|a.||1.||Held in trust; as, trust property; trustmoney.|
|v. t.||1.||To place confidence in; to rely on, to confide, or repose faith, in; as, we can not trust those who have deceived us.|
I will never trust his word after.
|2.||To give credence to; to believe; to credit.|
Trust me, you look well.
|3.||To hope confidently; to believe; - usually with a phrase or infinitive clause as the object.|
We trustwe have a good conscience.
|4.||to show confidence in a person by intrusting (him) with something.|
|5.||To commit, as to one's care; to intrust.|
|6.||To give credit to; to sell to upon credit, or in confidence of future payment; as, merchants and manufacturers trust their customers annually with goods.|
|7.||To risk; to venture confidently.|
|v. i.||1.||To have trust; to be credulous; to be won to confidence; to confide.|
More to know could not be more to trust.
|2.||To be confident, as of something future; to hope.|
I will trust and not be afraid.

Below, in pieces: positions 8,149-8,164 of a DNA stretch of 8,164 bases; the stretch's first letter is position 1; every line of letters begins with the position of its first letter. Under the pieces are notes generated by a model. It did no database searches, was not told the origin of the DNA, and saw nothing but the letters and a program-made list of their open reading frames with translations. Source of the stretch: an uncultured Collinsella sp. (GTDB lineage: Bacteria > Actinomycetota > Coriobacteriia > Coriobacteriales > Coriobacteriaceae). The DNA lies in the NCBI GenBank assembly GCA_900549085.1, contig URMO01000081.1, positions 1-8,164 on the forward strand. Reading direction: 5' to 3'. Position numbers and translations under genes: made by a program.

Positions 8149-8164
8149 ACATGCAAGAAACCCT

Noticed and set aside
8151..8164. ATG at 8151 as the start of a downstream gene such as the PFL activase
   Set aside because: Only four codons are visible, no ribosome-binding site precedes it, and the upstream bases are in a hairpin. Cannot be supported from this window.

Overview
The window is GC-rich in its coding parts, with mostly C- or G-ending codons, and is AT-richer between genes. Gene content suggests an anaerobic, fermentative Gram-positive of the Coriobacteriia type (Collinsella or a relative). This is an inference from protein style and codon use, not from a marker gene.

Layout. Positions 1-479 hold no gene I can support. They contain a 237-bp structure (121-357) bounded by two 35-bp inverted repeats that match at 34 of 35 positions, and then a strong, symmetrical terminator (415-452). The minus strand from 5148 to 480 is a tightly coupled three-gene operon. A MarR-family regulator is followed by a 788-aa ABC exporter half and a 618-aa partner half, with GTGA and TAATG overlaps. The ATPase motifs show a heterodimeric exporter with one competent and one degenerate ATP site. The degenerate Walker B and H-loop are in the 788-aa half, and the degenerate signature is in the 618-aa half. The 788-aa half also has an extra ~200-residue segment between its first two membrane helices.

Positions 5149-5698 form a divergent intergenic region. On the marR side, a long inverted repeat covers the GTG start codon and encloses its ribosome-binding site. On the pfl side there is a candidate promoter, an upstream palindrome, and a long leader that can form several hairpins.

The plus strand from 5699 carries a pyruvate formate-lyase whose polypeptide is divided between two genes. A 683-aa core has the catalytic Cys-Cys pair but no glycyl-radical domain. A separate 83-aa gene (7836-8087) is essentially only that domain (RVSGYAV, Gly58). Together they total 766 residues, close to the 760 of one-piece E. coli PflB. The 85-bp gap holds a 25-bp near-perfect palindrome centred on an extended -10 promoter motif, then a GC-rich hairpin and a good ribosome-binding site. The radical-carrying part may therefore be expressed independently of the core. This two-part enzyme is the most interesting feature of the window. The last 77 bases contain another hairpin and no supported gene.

|3.||To sell or deliver anything in reliance upon a promise of payment; to give credit.|
|Noun||1.||trust - something (as property) held by one party (the trustee) for the benefit of another (the beneficiary); "he is the beneficiary of a generous trust set up by his father"|
|2.||trust - certainty based on past experience; "he wrote the paper with considerable reliance on the work of other scientists"; "he put more trust in his own two legs than in the gun"|
|3.||trust - the trait of trusting; of believing in the honesty and reliability of others; "the experience destroyed his trust and personal dignity"|
|4.||trust - a consortium of independent organizations formed to limit competition by controlling the production and distribution of a product or service; "they set up the trust in the hope of gaining a monopoly"|
|5.||trust - complete confidence in a person or plan etc; "he cherished the faith of a good woman"; "the doctor-patient relationship is based on trust"|
|6.||trust - a trustful relationship; "he took me into his confidence"; "he betrayed their trust"|